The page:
When you pick up an iOS device and use it, you feel connected. Whether it be an iPad, an iPhone, or an iPod, the interface acts as an extension to your fingers; it is smooth, comfortable, and invites exploration. Other competing devices offer similar features, and even sport gadgets such as styluses and trackpads, but they cannot match the user experience that is iOS.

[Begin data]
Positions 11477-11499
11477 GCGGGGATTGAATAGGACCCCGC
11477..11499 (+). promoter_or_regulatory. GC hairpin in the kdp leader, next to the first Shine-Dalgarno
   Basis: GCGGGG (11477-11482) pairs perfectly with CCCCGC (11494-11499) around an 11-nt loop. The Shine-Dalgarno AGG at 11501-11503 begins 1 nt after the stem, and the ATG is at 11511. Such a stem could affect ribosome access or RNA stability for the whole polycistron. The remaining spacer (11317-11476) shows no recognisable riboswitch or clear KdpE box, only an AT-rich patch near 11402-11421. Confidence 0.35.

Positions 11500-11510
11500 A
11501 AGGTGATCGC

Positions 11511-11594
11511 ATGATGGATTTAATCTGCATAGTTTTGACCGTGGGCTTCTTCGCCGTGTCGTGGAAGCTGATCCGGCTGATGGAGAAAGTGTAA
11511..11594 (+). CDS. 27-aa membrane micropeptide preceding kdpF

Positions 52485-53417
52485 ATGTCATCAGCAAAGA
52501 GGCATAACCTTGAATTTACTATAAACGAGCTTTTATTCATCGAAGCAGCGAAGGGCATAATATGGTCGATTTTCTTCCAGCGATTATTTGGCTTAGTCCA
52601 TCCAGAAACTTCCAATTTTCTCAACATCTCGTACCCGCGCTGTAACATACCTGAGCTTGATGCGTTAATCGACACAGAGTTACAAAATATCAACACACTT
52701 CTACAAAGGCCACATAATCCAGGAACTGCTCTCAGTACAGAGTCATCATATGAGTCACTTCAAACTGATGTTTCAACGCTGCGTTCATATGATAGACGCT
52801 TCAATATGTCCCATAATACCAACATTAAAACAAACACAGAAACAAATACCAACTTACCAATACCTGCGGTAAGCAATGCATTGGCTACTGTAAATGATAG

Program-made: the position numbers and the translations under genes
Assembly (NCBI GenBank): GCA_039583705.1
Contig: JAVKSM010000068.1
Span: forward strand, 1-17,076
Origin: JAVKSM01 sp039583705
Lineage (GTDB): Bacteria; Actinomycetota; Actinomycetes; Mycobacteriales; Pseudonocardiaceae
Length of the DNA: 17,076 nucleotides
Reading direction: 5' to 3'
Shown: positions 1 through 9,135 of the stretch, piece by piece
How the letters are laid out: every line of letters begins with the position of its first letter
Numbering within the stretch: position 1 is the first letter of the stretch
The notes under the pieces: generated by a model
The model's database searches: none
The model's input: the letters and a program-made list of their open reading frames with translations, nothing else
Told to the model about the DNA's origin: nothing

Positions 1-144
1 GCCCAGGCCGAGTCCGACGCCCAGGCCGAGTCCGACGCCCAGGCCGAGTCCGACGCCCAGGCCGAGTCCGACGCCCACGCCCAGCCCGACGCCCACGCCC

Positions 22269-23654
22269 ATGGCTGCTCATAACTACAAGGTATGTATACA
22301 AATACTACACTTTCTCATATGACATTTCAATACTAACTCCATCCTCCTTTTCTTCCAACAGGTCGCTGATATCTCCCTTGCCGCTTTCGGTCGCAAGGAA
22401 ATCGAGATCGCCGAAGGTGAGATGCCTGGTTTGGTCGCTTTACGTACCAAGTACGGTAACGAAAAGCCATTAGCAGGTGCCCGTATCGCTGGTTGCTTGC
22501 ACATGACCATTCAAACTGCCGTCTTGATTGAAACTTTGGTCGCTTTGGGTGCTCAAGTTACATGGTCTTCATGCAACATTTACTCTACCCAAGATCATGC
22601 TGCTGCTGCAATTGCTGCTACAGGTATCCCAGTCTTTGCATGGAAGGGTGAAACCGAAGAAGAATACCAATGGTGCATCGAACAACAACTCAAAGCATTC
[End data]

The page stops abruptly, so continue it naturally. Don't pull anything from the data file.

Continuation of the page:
When creating iOS and the Xcode tools used to develop for it, Apple considered everything from interface to application performance and battery life. There is always the expectation that, no matter what, the device will remain responsive and usable. As a developer, does this mean that there are rules to follow? Absolutely. But, by following these rules, you can create ...

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